As I was unlocking my bicycle, someone called, “Madam!” I’m getting used to the fact that the person hollering some distance away probably is talking to you, and anyway, they were talking in English. I went back into Gideon General and was informed that if I turned left and walked until I reached a building with a grass roof, I would find someone who could fix my pan lid. At least, I think that’s what she said. I find here that even though we both speak English, half the time we don’t understand each other.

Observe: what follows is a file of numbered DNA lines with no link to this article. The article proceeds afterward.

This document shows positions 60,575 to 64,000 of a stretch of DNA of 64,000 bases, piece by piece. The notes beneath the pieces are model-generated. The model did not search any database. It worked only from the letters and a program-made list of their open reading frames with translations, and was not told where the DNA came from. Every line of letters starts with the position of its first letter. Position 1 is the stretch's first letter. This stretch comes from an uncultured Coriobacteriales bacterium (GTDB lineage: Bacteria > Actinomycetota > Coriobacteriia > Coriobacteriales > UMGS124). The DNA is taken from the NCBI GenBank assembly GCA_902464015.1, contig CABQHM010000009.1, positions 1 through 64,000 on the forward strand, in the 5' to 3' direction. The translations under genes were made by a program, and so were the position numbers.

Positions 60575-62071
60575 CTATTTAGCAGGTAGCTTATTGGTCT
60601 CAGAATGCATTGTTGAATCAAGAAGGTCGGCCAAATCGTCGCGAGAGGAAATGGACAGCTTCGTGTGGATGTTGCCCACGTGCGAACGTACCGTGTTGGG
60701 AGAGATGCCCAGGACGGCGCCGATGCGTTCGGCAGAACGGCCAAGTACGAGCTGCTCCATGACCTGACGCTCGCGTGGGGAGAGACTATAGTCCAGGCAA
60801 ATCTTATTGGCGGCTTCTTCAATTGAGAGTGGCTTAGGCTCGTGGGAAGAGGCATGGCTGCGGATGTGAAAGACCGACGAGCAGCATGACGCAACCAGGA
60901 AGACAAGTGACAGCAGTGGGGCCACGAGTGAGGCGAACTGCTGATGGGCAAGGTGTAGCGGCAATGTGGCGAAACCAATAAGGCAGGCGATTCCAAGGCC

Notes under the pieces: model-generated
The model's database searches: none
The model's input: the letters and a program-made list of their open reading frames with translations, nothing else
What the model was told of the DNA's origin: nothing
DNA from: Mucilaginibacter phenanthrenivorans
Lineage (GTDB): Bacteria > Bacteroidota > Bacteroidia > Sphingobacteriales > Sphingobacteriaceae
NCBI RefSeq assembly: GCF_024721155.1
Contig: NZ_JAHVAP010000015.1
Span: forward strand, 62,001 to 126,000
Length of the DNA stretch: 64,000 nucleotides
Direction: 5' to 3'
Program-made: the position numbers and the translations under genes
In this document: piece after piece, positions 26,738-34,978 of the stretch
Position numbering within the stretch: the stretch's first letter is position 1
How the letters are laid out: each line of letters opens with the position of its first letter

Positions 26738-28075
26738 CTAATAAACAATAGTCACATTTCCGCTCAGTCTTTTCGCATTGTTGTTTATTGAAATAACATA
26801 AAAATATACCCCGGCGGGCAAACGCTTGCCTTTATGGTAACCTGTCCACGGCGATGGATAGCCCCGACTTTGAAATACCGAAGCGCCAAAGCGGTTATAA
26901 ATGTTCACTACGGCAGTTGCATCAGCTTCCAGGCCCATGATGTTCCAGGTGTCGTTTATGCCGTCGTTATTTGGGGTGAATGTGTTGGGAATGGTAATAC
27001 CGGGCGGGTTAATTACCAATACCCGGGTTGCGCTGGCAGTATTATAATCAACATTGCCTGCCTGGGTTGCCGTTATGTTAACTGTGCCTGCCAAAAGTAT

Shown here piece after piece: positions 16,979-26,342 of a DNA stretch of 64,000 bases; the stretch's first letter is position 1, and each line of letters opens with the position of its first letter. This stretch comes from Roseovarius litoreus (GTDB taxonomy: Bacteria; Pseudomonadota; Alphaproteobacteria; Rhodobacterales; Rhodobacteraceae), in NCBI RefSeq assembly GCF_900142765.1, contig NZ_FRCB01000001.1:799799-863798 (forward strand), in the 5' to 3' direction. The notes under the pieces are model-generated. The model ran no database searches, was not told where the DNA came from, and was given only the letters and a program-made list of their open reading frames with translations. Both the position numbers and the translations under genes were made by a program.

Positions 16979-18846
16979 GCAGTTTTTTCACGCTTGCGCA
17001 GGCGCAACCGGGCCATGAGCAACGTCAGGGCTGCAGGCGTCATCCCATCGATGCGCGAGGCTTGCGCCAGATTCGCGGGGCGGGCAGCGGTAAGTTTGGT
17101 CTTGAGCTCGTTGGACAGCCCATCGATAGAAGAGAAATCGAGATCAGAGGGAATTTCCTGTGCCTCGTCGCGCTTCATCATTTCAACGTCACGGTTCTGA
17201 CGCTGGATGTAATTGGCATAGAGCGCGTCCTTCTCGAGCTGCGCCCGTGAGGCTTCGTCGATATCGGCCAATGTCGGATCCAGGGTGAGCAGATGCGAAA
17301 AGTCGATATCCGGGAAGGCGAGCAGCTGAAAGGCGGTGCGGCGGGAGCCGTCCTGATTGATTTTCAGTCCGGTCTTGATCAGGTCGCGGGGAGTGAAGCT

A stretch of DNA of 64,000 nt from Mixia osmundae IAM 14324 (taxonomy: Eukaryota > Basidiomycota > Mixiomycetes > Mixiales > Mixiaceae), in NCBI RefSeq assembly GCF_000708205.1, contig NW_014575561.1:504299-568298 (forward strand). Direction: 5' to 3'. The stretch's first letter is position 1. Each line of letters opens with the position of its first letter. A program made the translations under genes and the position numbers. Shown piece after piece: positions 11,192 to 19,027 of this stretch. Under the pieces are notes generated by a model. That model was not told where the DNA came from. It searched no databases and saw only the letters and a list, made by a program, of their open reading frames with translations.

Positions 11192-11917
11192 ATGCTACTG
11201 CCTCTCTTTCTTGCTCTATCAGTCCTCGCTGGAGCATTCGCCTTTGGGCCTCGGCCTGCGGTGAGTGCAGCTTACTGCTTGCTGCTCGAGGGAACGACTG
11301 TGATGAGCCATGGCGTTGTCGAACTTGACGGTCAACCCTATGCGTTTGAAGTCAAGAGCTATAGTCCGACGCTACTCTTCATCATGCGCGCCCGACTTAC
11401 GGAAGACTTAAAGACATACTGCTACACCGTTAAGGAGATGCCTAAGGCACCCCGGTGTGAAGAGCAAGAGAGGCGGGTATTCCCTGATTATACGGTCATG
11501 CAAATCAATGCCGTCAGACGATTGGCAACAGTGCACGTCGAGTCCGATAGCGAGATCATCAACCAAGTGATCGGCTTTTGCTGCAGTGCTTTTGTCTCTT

I walked past a building that I can only assume to be the local bar (the doorway said “Over 18,” or something to that effect, and there was loud, cheerful music blasting), and around a large thatch-fenced enclosure. I seemed to be getting outside of town, and I didn’t see anywhere with a grass roof, but in front of a building with a tin roof was a fellow with welding equipment. (Or maybe he was soldering. I don’t know. He was working metal and there were sparks.) I made the usual greetings, showed him my pan lid, and asked if he could fix it. (This was a nontrivial question, as the only portion of the pan lid not covered by enamel was two rusty little stubs where the handle used to be.) He said that he would try, refused to give me a quote because he wasn’t sure he could, and wandered off and reappeared a bit later with a short bit of iron. He then proceeded to shape it into a U using a hammer, a pliers, and a large hunk of metal sitting around the yarn that might once have been part of a car, chatting all the while. So I had entertainment and while-you-wait service while he crafted a new handle for my lid. I think he was displeased by the amount of solder around the base (though he gave me the usual line about what a delicate job it was), but I’m very glad to have something to hold on to and think he did an excellent job. I particularly liked the part where he banged on it with a hammer while he was trying to get the extra solder off. It cost me 5,000 kwacha, which is slightly more than a dollar. I don’t know if this was a fair price (not, I expect, that there is a going rate for attaching pieces of metal to pan lids), but the bike mechanic charged me 2,000 kwacha for labor and 1,000 for parts to fix the valve on my bike wheel, so I figure it’s not too bad, but even if it wasn’t, it’s still much cheaper, both actually and comparatively, than a comparable job would cost in the states (Do you know anyone who would do a tinkering job for the same price as ten tomatoes or half a pineapple? Yeah, me neither), and I’m still enjoying what a pleasant experience it was.